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Local CD Reviews

| July 30, 2007


On his 10th studio album, East Side Soul, it’s obvious Phil Angotti has logged an awful lot of hours writing, recording, and playing folk music. And after hearing how deeply the Dylan, Petty, Smith, and Costello influences seep through every single track, it’s no surprise to hear Angotti turns many of his live shows into tribute nights to each of these pioneers. While none of these tracks could necessarily be called infectious, each one does display his well-developed talent for musical storytelling and solid melodies. (
– Carter Moss

The Audio Emissions compilation draws upon every conceivable genre in order to benefit I-Go Car Sharing, a non-profit organization committed to environmentally friendly driving practices. The 19-track CD ranges from the fierce blues of Koko Taylor‘s “Voodoo Woman” to Chicago Youth Symphony Orchestra’s exuberant excerpt from Liszt’s “Hungarian Rhapsody No. 2.” Od Tapo Imi adds the exotic “So Far Away” while Mucca Pazza’s take on march music is an off-kilter delight. Other highlights on this consistently entertaining effort include the upbeat hip-hop of Animate Objects, the ornate indie rock of Andrew Bird, the rollicking bluegrass of Devil In A Woodpile, and the easy-going jazz of Imelda de la Cruz. (
– Terrence Flamm

Hailing from Elgin, The Brokedowns are out to revive the fine art of angst-ridden punk. There is certainly no shortage on their debut, New Brains For Everyone, which mashes old-school punk riffs (think Ramones, only less infectious) with angry non-melodic vocals (think any angst rockers that can’t sing). At least their song titles like “Who Stabbed Sean Spencer?,” “The S.A.R.S. Groove,” and “Pro-Gear, Pro-Attitude, Pro-Results” are creative. While they’re offering new brains, we’d settle for some new melodies. (
– Carter Moss

Displaying an accomplished musicianship that defies their (relatively) young age, quartet Butterfly Assassins‘ five-song EP is testimony that these college freshmen won’t rest on their laurels as 2004 Illinois Teen Battle Of The Band winners. Solid arrangements and composition make up for occasional vocal lapses, and overall musical talent overcomes occasional eggheady/prog tendencies. Above all, opener “Give It A Chance” scores solidly with an almost Santana-like groove. The upcoming full-length should prove interesting. (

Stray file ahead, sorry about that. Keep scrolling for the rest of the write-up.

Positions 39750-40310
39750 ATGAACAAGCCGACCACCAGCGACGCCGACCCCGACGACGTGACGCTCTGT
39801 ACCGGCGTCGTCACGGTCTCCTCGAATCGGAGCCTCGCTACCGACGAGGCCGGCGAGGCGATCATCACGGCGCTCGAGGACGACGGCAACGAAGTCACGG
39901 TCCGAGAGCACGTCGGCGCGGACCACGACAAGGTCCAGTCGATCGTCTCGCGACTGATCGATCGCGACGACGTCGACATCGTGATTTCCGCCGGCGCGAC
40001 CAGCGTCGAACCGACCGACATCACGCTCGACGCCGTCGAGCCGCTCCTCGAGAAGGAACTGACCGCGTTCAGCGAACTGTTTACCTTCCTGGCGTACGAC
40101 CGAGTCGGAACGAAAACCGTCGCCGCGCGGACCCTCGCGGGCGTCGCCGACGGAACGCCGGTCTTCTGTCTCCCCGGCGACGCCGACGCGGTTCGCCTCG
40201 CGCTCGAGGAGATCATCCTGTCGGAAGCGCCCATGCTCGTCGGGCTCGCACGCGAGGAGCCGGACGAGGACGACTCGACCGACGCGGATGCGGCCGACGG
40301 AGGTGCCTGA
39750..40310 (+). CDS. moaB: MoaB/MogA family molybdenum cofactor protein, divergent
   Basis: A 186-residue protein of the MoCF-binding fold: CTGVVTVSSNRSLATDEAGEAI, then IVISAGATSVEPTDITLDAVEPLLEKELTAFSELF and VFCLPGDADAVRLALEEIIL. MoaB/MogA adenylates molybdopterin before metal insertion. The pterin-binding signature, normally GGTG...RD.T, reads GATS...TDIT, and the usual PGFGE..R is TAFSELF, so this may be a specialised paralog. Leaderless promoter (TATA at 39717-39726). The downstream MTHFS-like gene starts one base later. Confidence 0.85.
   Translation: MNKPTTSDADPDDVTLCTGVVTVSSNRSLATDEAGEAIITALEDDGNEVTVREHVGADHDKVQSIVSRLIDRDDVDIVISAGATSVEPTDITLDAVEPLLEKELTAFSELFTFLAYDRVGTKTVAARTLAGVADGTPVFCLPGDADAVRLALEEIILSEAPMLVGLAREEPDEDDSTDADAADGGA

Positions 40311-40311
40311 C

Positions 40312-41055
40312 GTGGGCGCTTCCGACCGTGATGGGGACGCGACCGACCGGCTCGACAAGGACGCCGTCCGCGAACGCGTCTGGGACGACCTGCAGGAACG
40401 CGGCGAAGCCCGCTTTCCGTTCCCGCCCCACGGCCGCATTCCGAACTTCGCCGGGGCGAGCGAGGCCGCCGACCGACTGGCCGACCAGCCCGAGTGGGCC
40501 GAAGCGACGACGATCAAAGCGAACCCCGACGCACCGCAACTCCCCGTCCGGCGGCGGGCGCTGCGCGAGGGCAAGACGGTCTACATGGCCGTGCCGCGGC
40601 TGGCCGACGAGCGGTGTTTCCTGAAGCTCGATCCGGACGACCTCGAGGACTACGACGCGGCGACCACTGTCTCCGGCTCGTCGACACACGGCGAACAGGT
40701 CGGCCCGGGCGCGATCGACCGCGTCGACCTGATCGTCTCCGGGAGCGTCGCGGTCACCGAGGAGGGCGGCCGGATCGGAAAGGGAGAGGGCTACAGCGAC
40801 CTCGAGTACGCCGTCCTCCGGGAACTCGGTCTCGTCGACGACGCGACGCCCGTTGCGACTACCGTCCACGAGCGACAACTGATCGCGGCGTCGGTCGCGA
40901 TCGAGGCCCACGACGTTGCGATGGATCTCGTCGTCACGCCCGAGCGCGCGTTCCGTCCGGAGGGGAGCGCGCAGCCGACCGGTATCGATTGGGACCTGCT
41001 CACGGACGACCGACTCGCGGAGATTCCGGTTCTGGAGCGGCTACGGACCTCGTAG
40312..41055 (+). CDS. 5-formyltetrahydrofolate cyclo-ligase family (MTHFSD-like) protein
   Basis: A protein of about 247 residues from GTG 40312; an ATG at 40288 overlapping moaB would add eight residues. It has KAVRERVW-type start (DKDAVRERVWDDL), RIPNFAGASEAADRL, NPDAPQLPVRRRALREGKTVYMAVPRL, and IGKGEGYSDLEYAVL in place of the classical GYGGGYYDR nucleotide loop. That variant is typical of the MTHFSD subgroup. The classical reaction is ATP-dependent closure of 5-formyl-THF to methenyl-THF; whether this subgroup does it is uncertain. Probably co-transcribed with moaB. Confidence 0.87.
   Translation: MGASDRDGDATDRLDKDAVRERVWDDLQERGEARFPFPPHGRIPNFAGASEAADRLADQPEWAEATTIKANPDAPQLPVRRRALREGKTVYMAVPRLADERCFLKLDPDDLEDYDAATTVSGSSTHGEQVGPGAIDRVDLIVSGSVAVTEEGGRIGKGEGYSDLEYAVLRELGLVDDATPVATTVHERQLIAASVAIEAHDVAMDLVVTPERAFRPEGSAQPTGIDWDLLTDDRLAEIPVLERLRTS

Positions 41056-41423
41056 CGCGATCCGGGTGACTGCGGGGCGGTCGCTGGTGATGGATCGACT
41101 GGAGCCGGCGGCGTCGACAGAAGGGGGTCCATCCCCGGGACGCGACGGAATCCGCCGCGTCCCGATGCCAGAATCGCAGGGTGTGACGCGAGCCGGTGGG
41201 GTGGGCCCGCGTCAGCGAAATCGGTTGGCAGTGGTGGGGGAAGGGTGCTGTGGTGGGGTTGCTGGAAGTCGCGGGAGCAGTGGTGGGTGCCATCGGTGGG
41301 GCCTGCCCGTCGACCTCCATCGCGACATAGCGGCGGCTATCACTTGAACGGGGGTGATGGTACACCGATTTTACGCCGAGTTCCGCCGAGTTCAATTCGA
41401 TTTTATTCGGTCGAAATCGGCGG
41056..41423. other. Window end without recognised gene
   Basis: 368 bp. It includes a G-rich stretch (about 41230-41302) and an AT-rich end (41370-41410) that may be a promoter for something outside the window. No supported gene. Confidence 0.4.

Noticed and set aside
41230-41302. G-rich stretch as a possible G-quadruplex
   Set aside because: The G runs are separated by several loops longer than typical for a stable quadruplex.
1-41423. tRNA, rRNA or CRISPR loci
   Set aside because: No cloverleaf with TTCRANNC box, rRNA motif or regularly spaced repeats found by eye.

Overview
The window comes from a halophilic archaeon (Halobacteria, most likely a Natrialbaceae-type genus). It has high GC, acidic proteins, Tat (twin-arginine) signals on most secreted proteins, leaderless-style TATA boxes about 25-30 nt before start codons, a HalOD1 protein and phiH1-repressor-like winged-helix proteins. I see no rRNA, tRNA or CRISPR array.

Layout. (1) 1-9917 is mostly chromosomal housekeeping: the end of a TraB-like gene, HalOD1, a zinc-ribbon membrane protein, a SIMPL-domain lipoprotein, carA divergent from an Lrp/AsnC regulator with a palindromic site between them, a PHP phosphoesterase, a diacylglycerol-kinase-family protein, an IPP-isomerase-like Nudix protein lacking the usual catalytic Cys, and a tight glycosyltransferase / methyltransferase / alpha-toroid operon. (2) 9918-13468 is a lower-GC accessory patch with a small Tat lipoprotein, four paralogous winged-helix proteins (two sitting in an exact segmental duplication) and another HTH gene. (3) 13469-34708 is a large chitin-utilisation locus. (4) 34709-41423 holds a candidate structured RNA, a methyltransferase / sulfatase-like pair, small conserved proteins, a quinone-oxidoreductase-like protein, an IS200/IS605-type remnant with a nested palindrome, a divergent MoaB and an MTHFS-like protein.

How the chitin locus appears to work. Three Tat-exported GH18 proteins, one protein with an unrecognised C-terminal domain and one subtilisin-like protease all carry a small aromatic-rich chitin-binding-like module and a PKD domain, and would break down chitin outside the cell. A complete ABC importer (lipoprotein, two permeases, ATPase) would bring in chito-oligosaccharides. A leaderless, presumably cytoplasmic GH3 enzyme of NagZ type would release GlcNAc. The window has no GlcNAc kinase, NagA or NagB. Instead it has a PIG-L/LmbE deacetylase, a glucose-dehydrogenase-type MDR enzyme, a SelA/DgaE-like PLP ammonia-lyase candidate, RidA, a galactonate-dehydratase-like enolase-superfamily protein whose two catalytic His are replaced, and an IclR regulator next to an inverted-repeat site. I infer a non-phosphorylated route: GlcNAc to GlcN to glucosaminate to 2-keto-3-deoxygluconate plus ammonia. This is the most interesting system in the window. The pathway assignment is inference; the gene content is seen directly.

– David Eldredge

The Cells do what we used to call “power pop” and do it very well. The trio is all about hooks, crunchy guitars, and driving beats that mix classic pop sounds with modern energy to great effect on *Mayday. “Drag It On” is prime summer car-radio fare and is the kind of tuneful rock Chicago was once known for. (
– Mike O’Cull

For hip-hop fans who’ve had their fill of urban grit and flashy bling, the innovative rhymes of The J. Davis Trio might be your thing. Intertwined with soul and jazz, These Things Happen is a laid-back, beat-laden record featuring cool horns and emotive strings that complement the truly awesome rhymes perfectly. (
– Dean Ramos

The possibly blood-smeared Dedlock effort demands a certain amount of attention, especially with a threatening note attached: “Against us we will destroy you.” It’s a classic case of bark over bite (hopefully). “Fill Me In” and “Steve McQueen” blast off the seven tracks scarily enough, pureeing bullhorn vox in a cage fight of guitars. (There must be a Jourgensen setting in ProTools.) Alas, savagery becomes weak rap metal (“JFK”). Elgin doesn’t need a Saliva, but it could use a Ministry. (
– Mike Meyer

Deep Space Pilots belt out convincing stoner rock on a four-song CD that relies on heavy and repetitive blues-based riffs and liberal abuse of the crash symbol. The trio, perhaps taking the lead from bands such as Wolfmother, employ a dirty guitar sound that cuts through the haze on “Call To No One” and “Death Starr.” Black Sabbath is the inspiration on “Ride On Into The Sun,” which breaks the rhythm down at a slower tempo then builds it back up to a rock anthem crescendo. (
– Jason Scales

The Delafields‘ second disc, Delightful, continues the band’s unique merger of punk influences with country sensibilities. Songs like “Cave In” and “Black Mountain” showcase its rootsy side, while the more aggressive “Wreath” and “Moo” benefit from versatile producer Matt Allison (Alkaline Trio, Duvall, Uncle Tupelo). No matter what the direction, The Delafields impress with deft playing and compelling delivery, especially evident during the gospel-fueled Hank Williams cover, “Sing.” (
– Andy Argyrakis

The Eldorado Lounge tap into the enduring appeal of contemporary adult soft rock on their debut album, Welcome To The Eldorado Lounge. Rhythmic acoustic strumming and sweet leads intertwine on “You Are What You Play,” compensating for lackluster lyrics. “Under The Eights And Nines” is a mellow pop number that saunters along with its heartfelt reminisces, while “Under The El Tracks” is gentle ballad that faintly echoes ’80s metal ballads. (
– Patrick Conlan

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Category: Around Hear, Columns, Monthly

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